The little VW is decent to push around the roads and is versatile enough to hold all the gear I require for my daily grind. However, I wasn’t too happy with the fuel economy. Using only 91-octane premium fuel, the Tiguan returned 11.1L/100km in ideal temperatures and light-footed driving. My commute the week I had the Tiguan consisted of approximately a 70/30 split between highway and city driving. Internet sources show it can get away with regular fuel, but we chose to feed it premium 91-octane throughout our test week, since that’s what is recommended by Volkswagen Canada.
Interior accommodations within the Tiguan are essentially what we have come to expect from Volkswagen. Everything is strategically placed for accessibility to the driver and passenger alike. The large windows and low sills mean there are minimal blind spots and excellent visibility throughout. The driving position itself is a little bit on the awkward side, and I wasn’t able to get the steering wheel (which tilts and telescopes) in the perfect position for my driving style. However, the seats are very comfortable and provide excellent lower and upper back support. Ergonomics are also on point, and Volkswagen undoubtedly lives up to their reputation for producing a high quality interior. Cheap plastics are scarce, and most surfaces visible feel great to the touch.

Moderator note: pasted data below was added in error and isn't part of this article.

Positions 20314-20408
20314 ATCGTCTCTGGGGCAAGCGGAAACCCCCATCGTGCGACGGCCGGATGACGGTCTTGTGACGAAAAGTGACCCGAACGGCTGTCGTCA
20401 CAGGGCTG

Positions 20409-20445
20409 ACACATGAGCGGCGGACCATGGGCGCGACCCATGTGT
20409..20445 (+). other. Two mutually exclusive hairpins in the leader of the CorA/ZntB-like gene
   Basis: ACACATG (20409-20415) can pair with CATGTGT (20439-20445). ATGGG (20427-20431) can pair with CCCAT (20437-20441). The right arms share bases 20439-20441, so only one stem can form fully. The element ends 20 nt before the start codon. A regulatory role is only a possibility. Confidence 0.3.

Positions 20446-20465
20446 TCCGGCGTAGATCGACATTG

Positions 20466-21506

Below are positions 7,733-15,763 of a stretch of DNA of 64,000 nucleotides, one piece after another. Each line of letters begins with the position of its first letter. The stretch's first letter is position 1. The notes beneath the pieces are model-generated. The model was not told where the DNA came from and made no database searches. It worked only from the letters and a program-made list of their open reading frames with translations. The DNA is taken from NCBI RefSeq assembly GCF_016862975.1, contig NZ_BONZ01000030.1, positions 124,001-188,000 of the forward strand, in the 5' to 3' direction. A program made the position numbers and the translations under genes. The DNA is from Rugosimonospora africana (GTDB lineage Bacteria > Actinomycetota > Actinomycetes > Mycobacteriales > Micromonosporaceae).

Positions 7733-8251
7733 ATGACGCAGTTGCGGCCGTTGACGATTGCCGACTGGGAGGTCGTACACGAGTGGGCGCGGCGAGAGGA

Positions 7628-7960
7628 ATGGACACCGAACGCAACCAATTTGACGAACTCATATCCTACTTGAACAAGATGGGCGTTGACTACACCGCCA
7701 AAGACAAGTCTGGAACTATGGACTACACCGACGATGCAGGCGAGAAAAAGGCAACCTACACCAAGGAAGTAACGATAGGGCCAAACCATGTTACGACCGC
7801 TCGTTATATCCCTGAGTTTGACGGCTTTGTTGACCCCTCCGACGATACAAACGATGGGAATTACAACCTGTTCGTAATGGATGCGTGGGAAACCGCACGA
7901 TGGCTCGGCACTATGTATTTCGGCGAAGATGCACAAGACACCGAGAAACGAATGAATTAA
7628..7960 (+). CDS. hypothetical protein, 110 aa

Our Tiguan is the “Special Edition” trim level – it’s a new trim offered as a last hurrah to this generation of Tiguan. Though the base, manual transmission Trendline can be had for as little as $24,990, the Special Edition is strategically priced at $29,998. This puts it below the $33,998 Comfortline and the $36,998 Highline. In the value-oriented Special Edition package, the Tiguan comes with the Premium 8 radio, which includes a six-disc CD changer, touchscreen infotainment and eight speakers. It also has black roof rails, heated front seats and washer nozzles, Climatronic dual-zone electronic climate control, and rain sensing front wipers. The 17” “Fortaleza”-style alloy wheels are also unique to this model.
The biggest change here is the new infotainment setup. Volkswagen’s old system was long overdue for a refresh, and they haven’t failed to deliver with this new one. The touchscreen is responsive, fast, and the display looks brilliant. More importantly, rather than requiring annoying proprietary cables to connect external devices, there are regular USB ports available! Hallelujah! I found Bluetooth connectivity to be extremely simple and the pairing process took no time at all. Our model wasn’t equipped with navigation, but I have played with a nav-equipped model and it was perfectly fine to use.